Originally posted on Fox Sports Detroit  |  Last updated 1/17/12

BROOKLYN, MI - JUNE 14: Jim Schwartz, Head Coach of the National Football League's Detroit Lions, speaks to the media during a press conference prior to the start of the NASCAR Sprint Cup Series LifeLock 400 at Michigan International Speedway on June 14, 2009 in Brooklyn, Michigan. (Photo by Todd Warshaw/Getty Images for NASCAR)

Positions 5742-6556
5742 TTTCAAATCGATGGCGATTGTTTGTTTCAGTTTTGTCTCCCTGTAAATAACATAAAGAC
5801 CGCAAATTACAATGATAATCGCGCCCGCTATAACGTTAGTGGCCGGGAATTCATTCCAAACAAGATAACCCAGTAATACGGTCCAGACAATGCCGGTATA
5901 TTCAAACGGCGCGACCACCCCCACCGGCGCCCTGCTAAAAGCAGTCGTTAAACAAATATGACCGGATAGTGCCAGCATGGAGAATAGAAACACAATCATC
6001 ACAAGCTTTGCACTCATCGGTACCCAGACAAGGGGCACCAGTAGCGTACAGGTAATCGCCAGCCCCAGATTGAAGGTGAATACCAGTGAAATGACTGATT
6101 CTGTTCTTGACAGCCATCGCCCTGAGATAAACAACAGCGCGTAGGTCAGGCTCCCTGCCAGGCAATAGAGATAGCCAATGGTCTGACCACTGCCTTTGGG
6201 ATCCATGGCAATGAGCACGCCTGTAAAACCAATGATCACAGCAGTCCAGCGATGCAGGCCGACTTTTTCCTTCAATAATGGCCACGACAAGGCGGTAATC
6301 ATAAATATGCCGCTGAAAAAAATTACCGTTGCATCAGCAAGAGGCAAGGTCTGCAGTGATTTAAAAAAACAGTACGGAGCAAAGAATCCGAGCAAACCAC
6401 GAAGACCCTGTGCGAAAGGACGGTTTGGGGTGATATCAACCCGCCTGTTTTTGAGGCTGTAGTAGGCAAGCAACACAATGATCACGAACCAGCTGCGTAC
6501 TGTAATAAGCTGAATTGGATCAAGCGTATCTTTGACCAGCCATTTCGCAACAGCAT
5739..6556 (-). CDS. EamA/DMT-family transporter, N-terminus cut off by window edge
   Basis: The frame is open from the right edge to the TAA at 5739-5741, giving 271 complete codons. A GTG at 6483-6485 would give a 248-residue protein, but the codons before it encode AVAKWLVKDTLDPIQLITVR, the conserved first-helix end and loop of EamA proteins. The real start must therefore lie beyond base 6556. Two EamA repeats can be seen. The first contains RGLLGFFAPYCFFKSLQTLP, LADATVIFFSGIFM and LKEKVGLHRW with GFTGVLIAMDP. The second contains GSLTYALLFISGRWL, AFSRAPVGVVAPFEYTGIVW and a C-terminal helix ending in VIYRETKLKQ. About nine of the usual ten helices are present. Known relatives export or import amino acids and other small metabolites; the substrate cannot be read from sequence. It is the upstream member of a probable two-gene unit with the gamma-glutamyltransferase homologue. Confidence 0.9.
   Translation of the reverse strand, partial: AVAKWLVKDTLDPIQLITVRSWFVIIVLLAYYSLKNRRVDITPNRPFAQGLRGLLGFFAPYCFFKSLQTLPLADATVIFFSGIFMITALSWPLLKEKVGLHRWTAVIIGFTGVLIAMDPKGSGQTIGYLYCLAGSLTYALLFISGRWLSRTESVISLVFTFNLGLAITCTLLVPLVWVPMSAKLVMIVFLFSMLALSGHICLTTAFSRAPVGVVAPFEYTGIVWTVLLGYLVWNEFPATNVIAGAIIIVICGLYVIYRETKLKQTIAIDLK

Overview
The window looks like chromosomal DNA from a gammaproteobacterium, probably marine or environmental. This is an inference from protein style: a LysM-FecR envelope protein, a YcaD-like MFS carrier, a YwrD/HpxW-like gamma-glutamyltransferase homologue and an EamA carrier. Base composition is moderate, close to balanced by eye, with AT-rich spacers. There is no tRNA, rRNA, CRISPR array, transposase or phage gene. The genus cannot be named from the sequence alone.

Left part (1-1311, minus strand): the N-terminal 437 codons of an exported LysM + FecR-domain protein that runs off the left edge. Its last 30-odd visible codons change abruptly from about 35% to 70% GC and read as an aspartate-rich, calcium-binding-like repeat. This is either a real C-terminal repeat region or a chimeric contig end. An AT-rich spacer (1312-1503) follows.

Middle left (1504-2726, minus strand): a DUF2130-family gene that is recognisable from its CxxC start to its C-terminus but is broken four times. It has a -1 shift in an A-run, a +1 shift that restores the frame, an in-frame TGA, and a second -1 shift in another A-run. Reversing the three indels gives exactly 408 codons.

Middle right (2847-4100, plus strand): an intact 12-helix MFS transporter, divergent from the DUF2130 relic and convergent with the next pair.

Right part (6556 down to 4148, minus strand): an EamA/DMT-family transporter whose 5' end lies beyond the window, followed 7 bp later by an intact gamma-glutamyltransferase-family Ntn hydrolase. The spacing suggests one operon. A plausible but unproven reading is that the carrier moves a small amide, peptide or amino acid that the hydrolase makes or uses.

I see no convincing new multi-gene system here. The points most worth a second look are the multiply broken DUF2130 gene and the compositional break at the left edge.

ALLEN PARK, Mich. -- Coach Jim Schwartz calls it the peer group -- the teams the Lions have to beat consistently to advance from playoff team to championship contender. General manager Martin Mayhew looked at the playoff field -- specifically the six NFC teams that qualified for the postseason -- as the measuring stick. We lost to four of them, Mayhew said in a session with the media last week. So, weve got some work to do to make that next step. The two men with the key roles in shaping the Lions' roster expressed the same view in different words in their postseason assessments of how the team performed in 2011 to make the playoffs for the first time in 12 years and what needs to be done to improve. In order to win a championship, the Lions have to play better and matchup better against the NFLs best teams. Analyzing the Lions position by position, they are good in enough areas to make the playoffs again in 2012, but theyre still short of the goal of winning in the postseason. Quarterback Matthew Stafford is at an elite level, and his receivers and tight ends -- led by Calvin Johnson -- are at a championship level as a group. The offensive line is solid enough. On defense, the front four should be a dominating unit, and the linebackers are solid, if not spectacular. Assuming the Lions can keep the key elements of their roster intact for next season -- and that is a big assumption given the vagaries of free agency -- the deficiencies are obvious. On offense, its the running game. It will improve if Jahvid Best and Mikel Leshoure make a return from injuries, but there is no guarantee that will happen for either player. On defense, playmaking in the secondary is the primary need. Restoring the pass rush to the level of 2011 as a consistently dominating threat and avoiding big-play breakdowns in defending the pass and the run are secondary issues. Looking back on the Lions' 45-28 loss to the Saints in the wild card round of the NFC playoffs, the failure to make drive-stopping, game-changing plays on defense is what separates the Lions from the winners in the weeks divisional round. When there were plays to be made on defense, the winning teams made them. When he spoke to the media on Monday, Giants coach Tom Coughlin led off with a statement on how winning the turnover battle was the key element in Sundays 37-20 win at Green Bay. The opportunity for us to be a plus-3 team -- we had one turnover and they had four -- was a huge part of the game, Coughlin said. Saints quarterback Drew Brees passed for 466 yards and three touchdowns. As hot as he was, the Lions let him continue his proficient performance with missed opportunities. Immediately after the game, Schwartz referred to dropped interceptions as a key reason for the loss. The Lions had two chances for game-changing interceptions in the second half, but both were dropped -- one by Eric Wright midway through the third quarter, the other by Aaron Berry on the Saints' first possession of the fourth quarter. Wright made a perfect break on his play and could have had a walk-in touchdown for a 21-17 Lions lead had he caught the ball. Berry couldnt handle a floater thrown by Brees. It was a pop fly, nothing more, but Berry didnt make what should have been a gift pick. The result: Another Saints TD that expanded their lead from 24-21 to 31-21. Call it what you want -- misplays, bad plays, lack of plays -- heres how the Lions performed in game-defining moments compared to the four teams playing in Sundays conference championships: 49ers: The fourth quarter exchange of touchdowns that ended in the 49ers' 36-32 win over the Saints shouldn't obscure the impact of turnovers and the 49ers' run defense. They had two interceptions, three fumble recoveries, forced five punts and held the Saints to 37 yards rushing compared to the 167 they gained against the Lions. Giants: They had an interception, four sacks, three fumble recoveries and held Aaron Rodgers to a single TD pass in a 37-20 win. Contrast that to the Lions' feeble effort in a 45-41 loss in the last game of the regular season. With Rodgers on the bench, backup QB Matt Flynn shredded the Lions for six TD passes. One was on an 80-yard screen pass that could not have been played more ineffectively by the Lions if it had happened in an offseason workout with the defense not wearing pads. Patriots: They overwhelmed the Broncos to such a degree in a 45-10 victory that they didnt need to create turnovers. However, they made the necessary adjustment on defense to contain Broncos QB Tim Tebow and the option running game. Ravens: They remained offensively challenged in a 20-13 win over the Texans, but their defense stood up to any challenge. They had three key interceptions, topped by safety Ed Reeds game-clincher when the Texans were threatening on their last two possessions. When Reed got his hands on a poorly through ball by rookie QB T.J. Yates, he came down with it. On a fourth-down throw by Yates on the last possession, Reed batted the ball away. End of drive. End of game. Its how teams win playoff games and championships.
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